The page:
A Short Story by Ehtisham Rizvi
‘So, tell me about these people you see.’ The psychiatrist was good at her job and it was just another day at work for her. The patient in front of her was a scrawny teenager, shorter than most of the boys his age, with curly hair and shy eyes, he claimed to see people that did not exist. It sounded to her like a simple case of schizophrenia, and this session was supposed to allow her to dig deeper.
‘They are aliens from a different planet.' His voice was surprisingly confident for someone with such shy eyes, ‘They are elemental beings, made of fire. They have been trapped here for thousands of years and need to get back to their home planet’. She observed that the boy was becoming more and more excited as he kept explaining, ‘they didn’t make contact earlier because we were too primitive, now we have the technology to build them a space ship which can carry them to the sun, their home.'
‘Another case of a child being unable to distinguish between reality and imagination’, she thought.
‘And when did you first see them?’
‘I saw them all the time; I have been seeing them for as long as I can remember’
‘And when did they first speak to you?’
‘They did not, they couldn’t see me, but I could see them. So I started talking to them. It took some time for me to learn their language, but once I started speaking their language they started responding to me’.
‘And when did they first start responding to you?’
‘A couple of years ago’ his voice grew melancholy. She had read his file thoroughly before the session started. The teenager had lost his parents a couple of years ago, they had disappeared on a vacation and their disappearance had been linked to a forest fire. The police had not discovered any bodies yet, and the boy who was with his uncle and aunt at that time had been handed over to them permanently. It was obvious that he went through severe mental trauma, and had retreated into his fantasy.
‘They know what you are thinking’ his voice was firm than earlier. The shadows of sorrows had been replaced by excitement again. ‘They are telling me you think I am mad. You think I am lying’ he was hurt, ‘they say they can prove their existence to you’.
‘There is no need for that; no one is calling you a liar. We are here to work on some issues’ she said in a most calming tone.
‘And what issues might those be?’ the teenager was becoming skeptical, ‘my uncle says that what happened with my parents has something to do with my seeing these creatures, he says that I am hallucinating. I have tried telling him that these creatures have always been a part of my life, but no one ever believed me because I am a child’ his tone changed during the last part of that sentence. He appeared hurt again. What the teenager lacked in body language, he more than made up for in voice tones and facial expressions.
She noted down ‘sudden bursts of excitement followed by short bursts of depression’ in her notepad.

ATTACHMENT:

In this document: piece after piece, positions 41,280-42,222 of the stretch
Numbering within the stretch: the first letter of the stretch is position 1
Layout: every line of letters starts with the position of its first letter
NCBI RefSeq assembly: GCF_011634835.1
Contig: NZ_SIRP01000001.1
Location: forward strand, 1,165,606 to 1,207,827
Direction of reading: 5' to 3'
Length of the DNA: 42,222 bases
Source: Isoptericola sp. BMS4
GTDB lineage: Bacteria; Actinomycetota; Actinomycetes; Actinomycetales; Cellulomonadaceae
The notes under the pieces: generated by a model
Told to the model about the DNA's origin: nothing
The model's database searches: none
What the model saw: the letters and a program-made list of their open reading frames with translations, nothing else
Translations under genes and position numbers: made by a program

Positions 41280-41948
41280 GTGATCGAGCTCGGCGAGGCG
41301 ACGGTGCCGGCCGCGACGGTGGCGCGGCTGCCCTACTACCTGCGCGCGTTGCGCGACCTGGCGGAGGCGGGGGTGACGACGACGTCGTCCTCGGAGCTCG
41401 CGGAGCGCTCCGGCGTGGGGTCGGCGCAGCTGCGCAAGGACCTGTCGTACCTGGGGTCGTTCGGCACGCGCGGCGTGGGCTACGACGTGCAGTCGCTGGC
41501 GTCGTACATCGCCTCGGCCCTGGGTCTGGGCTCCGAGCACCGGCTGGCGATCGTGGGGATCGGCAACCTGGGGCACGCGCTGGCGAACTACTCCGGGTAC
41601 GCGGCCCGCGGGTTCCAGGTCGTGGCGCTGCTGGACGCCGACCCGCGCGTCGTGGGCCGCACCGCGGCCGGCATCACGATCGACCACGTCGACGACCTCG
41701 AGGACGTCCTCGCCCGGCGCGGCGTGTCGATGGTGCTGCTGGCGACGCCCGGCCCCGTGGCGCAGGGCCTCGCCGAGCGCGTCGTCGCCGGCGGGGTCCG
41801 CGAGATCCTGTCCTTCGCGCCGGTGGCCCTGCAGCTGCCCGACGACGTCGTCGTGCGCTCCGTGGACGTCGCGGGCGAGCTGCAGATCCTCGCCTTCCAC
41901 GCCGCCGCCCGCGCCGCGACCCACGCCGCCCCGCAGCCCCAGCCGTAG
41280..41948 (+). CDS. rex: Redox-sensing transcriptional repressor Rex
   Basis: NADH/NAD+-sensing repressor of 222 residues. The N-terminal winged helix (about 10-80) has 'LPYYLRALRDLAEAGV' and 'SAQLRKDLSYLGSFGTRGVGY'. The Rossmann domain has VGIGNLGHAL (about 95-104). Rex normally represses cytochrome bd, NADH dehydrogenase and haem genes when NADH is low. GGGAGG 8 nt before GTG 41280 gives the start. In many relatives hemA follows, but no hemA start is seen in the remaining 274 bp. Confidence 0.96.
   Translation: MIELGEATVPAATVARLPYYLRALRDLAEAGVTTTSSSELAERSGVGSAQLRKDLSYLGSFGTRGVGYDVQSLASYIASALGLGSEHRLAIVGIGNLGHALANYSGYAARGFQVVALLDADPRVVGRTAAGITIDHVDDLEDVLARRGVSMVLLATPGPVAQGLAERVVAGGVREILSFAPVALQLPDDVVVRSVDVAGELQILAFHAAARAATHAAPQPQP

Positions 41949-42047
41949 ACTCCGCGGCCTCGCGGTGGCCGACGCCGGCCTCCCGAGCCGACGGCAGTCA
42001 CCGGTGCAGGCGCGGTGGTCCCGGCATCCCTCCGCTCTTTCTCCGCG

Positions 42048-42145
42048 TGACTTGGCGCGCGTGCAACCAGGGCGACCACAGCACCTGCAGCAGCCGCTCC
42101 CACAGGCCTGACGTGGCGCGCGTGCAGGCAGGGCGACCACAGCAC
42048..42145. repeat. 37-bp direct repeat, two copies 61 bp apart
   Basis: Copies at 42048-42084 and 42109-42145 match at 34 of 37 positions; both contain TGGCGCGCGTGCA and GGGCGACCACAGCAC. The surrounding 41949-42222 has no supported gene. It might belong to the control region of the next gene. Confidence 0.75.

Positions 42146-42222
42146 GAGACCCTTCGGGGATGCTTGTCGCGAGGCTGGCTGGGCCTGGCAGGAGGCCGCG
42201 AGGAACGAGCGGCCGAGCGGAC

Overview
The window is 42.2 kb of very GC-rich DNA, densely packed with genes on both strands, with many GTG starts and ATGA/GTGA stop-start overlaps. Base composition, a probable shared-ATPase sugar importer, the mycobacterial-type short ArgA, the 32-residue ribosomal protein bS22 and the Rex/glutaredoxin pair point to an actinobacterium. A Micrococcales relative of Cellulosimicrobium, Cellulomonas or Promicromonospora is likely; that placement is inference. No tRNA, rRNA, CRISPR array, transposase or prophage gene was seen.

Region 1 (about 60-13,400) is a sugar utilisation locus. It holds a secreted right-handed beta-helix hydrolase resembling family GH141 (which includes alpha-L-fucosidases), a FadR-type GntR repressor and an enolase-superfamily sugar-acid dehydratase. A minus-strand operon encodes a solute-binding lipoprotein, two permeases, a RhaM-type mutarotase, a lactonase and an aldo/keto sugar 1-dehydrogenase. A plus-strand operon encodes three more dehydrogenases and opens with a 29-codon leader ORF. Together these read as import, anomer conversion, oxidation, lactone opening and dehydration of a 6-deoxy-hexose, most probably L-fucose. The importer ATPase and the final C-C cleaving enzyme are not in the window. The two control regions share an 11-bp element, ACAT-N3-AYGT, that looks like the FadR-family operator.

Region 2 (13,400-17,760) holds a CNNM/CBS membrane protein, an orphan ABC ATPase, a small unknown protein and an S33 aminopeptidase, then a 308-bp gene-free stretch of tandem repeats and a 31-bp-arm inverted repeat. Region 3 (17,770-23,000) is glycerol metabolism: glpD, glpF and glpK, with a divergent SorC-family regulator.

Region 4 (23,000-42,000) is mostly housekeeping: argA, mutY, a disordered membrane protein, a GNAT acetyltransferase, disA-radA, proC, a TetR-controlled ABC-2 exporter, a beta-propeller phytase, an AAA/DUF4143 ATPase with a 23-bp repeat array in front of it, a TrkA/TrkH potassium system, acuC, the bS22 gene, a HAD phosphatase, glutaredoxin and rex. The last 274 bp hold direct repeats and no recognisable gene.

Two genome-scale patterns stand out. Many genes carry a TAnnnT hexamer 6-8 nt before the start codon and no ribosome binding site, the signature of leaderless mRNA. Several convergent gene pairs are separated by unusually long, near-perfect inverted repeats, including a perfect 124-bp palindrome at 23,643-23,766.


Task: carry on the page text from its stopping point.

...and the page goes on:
‘And these creatures, do they pay attention to you? Do they believe you?’
‘At first they didn’t,’ the burst of excitement was back, although he didn’t move an inch, his voice and his face revealed how passionate he was about this subject. ‘When I first communicated with them, they were scared. I told them there were billions of my kind, but they refused to believe. They think this planet is lifeless; they can’t see us or hear us’. It seemed like an appropriate moment for the doctor to intervene, ‘so how can they see you and hear you?’
‘They can’t see me, but they can hear me. I have taught them to listen to my voice’.
‘Just a few moments ago you said they knew what I was thinking? How do they know of me? And you said they didn’t make contact earlier because we were primitive, how could they have known we were primitive if they didn’t know we existed?’
The teenager became silent for a few moments, then he looked the doctor directly in the eye and said, ‘you ask too many questions’ his cold stare sent chills down her spine. ‘Perhaps a demonstration will convince you of their existence’, she had seen some strange cases in her years as a psychiatrist but never before had she been so scared. ‘I think that’s enough for the day’ she hastened to put down her notepad, ‘I will see you in a week’ she tried to smile.
‘Oh but I am not leaving’ the boy suddenly didn’t seem short or scrawny anymore. His presence in the room was making the doctor very uncomfortable, she could feel his eyes burning right through her, ‘I insist you leave, we shall have another session in a week or so’ she tried to pretend she was not intimidated.
‘I like you. We like you. We enjoy your company. We shall stay as long as we like,’ it may have been her imagination playing tricks on her but she could swear the boy was speaking in four different voices simultaneously. She nervously moved further back in her seat and pressed the security button. She kept her eye on the boy and he kept staring back for what seemed like an eternity, until the deafening silence in the room was broken by someone opening the door.
‘You called’ the brawny security guy asked in his deep voice.
‘Steve, would you please escort Mr. Chapman to the lobby’ she didn’t take her eyes off the boy; she had a feeling something bad would happen if she looked away.
‘Okay’ Steve sounded confused ‘Where is he?’
‘Where is who?’
‘You mean the boy sitting in the chair right in front of me.’
‘But there is no one here’ her reaction to Steve’s reply was that of a person who accidentally touches a live wire. ‘He is right there,’ she screamed while pointing at the boy.
‘Dr. Dawson, there is no one here.’ The cold smirk on the boy’s face grew deeper, and the fire burning in his eyes became intense, ‘we told you, we are not going anywhere.’